It is important to evaluate the different etiological factors in order to identify which patients are at risk and to suggest preventive measures, particularly if erosion is detected early. Erosion not diagnosed in the early stages may render preventive measures too difficult. In order to assess risk, gathering information on a patient’s medical and dental case history is an important first step. Information about the patient’s dietary habits are the most useful, and it is advised that dentists ask their patients to record their complete dietary intake for 4 consecutive days, including time of day and quantity of all foods and beverages, as well as medications and supplements. In addition, it is useful to ask the patient about gastric symptoms (like vomiting, acid taste in mouth, chronic heartburn, etc.), drug use (alcohol, anti-emetics, anti-histamines, etc.), use of acidic medicines or supplements, and oral hygiene habits (like technique or frequency of brushing). It is also useful to conduct tests for unstimulated saliva flow rate, stimulated saliva flow rate, and saliva buffering capacity to determine if the amount and quality of saliva is posing a risk of erosion.2,39,40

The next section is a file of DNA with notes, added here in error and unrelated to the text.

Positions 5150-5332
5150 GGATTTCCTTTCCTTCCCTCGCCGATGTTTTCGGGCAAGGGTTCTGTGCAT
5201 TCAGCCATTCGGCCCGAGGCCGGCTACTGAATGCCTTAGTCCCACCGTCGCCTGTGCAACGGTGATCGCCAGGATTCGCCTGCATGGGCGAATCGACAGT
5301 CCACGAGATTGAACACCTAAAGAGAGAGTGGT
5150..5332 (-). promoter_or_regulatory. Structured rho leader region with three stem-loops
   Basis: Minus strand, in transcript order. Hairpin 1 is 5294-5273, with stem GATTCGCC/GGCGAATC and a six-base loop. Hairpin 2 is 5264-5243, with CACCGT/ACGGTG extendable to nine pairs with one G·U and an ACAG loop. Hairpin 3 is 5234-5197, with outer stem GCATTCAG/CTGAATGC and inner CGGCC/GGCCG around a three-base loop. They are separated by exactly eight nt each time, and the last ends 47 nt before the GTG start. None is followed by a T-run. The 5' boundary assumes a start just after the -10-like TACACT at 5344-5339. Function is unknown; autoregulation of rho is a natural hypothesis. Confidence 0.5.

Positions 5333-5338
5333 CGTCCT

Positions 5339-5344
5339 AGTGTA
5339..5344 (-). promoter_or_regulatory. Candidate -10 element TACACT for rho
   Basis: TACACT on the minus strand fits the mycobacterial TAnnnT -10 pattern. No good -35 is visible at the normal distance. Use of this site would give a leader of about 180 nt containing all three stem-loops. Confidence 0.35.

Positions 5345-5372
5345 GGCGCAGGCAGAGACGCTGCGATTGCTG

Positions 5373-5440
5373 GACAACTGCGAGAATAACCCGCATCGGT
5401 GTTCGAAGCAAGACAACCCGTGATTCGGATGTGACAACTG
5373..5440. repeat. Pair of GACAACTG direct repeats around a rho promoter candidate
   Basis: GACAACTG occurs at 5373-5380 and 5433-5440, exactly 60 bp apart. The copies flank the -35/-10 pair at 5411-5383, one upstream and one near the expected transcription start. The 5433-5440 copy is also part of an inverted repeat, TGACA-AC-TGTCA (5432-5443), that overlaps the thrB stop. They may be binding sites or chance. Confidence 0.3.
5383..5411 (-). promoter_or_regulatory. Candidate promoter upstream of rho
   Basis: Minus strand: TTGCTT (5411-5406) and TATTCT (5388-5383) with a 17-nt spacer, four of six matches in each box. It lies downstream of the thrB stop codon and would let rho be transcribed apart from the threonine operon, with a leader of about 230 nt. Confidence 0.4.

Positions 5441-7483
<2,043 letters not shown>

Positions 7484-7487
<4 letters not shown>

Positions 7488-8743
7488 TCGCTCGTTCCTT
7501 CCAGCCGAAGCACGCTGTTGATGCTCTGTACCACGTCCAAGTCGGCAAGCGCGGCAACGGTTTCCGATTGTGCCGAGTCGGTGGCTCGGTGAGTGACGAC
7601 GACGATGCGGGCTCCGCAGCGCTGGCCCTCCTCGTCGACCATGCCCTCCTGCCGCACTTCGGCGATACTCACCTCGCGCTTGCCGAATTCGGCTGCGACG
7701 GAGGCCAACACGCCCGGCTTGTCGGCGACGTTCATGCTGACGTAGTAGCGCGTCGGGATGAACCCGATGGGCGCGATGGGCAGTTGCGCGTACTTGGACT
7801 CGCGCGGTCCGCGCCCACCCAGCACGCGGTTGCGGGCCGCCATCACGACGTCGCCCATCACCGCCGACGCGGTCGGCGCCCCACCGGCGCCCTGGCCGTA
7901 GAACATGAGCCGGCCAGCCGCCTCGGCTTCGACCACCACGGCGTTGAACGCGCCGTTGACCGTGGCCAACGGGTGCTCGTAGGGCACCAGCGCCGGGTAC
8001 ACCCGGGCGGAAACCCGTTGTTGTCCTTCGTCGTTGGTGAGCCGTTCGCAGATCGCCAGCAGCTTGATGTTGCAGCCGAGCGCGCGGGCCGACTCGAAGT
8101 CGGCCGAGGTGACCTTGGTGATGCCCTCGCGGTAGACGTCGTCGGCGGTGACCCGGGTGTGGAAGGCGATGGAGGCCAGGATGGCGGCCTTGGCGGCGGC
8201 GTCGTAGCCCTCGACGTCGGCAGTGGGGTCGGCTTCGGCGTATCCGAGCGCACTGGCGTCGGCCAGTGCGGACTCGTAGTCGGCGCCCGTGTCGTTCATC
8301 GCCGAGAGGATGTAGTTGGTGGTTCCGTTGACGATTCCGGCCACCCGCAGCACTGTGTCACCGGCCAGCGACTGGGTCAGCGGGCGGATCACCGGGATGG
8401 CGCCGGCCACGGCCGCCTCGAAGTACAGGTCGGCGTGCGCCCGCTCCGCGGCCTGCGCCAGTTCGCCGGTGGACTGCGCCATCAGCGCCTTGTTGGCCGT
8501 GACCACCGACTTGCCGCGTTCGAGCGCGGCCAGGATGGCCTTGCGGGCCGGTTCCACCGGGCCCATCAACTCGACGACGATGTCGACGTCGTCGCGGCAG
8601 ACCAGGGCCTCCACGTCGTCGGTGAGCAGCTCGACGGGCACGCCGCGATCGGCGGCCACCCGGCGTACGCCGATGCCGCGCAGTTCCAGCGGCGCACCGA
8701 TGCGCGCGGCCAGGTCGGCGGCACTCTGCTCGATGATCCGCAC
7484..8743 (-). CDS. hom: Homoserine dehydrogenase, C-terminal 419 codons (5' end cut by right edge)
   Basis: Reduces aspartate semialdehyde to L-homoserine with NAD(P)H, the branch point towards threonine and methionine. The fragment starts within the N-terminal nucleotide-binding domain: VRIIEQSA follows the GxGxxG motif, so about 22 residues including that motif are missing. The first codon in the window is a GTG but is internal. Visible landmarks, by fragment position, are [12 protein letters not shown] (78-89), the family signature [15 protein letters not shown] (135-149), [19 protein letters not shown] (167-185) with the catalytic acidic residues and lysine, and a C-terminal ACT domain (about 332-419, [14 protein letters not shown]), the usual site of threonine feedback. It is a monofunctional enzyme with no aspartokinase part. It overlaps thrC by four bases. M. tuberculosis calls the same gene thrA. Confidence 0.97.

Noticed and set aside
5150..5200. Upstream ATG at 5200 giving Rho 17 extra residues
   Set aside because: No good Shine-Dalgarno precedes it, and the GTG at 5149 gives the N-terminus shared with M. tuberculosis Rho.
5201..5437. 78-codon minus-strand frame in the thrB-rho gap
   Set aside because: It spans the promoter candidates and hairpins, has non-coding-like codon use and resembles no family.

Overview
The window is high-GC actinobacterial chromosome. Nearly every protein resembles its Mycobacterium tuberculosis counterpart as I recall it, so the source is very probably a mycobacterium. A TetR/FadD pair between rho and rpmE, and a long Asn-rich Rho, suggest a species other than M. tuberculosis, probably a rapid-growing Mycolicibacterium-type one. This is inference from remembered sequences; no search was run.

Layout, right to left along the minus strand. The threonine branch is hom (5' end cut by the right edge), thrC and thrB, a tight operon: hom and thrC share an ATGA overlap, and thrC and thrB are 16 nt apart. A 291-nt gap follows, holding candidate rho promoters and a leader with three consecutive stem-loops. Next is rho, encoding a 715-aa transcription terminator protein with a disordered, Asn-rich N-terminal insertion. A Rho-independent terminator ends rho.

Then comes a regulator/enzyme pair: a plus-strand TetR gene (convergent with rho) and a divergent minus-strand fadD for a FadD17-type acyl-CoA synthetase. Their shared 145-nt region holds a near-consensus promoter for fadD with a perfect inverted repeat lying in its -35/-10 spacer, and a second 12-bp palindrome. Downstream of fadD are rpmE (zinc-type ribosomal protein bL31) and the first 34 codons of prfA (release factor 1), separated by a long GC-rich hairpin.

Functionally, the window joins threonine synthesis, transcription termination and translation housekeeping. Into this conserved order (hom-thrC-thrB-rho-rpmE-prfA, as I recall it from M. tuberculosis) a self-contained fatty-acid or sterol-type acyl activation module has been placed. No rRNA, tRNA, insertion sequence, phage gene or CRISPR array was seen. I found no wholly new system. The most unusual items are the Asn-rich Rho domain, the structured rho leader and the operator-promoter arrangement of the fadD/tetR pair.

Clinical detection of dental erosion is important once dissolution has started. In the early stages of erosion, the appearance of the teeth is the most important sign for diagnosis. Early signs include a smooth silky-glazed enamel surface and grooving on occlusal surfaces. In more advanced stages, changes in the original morphology occur. In general, buccal and lingual surfaces of the upper incisors appear smooth and shiny with a generalized loss of anatomy, while palatal surfaces of the upper incisors might show smooth exposed dentin, often with a halo of enamel surrounding the lesion.2
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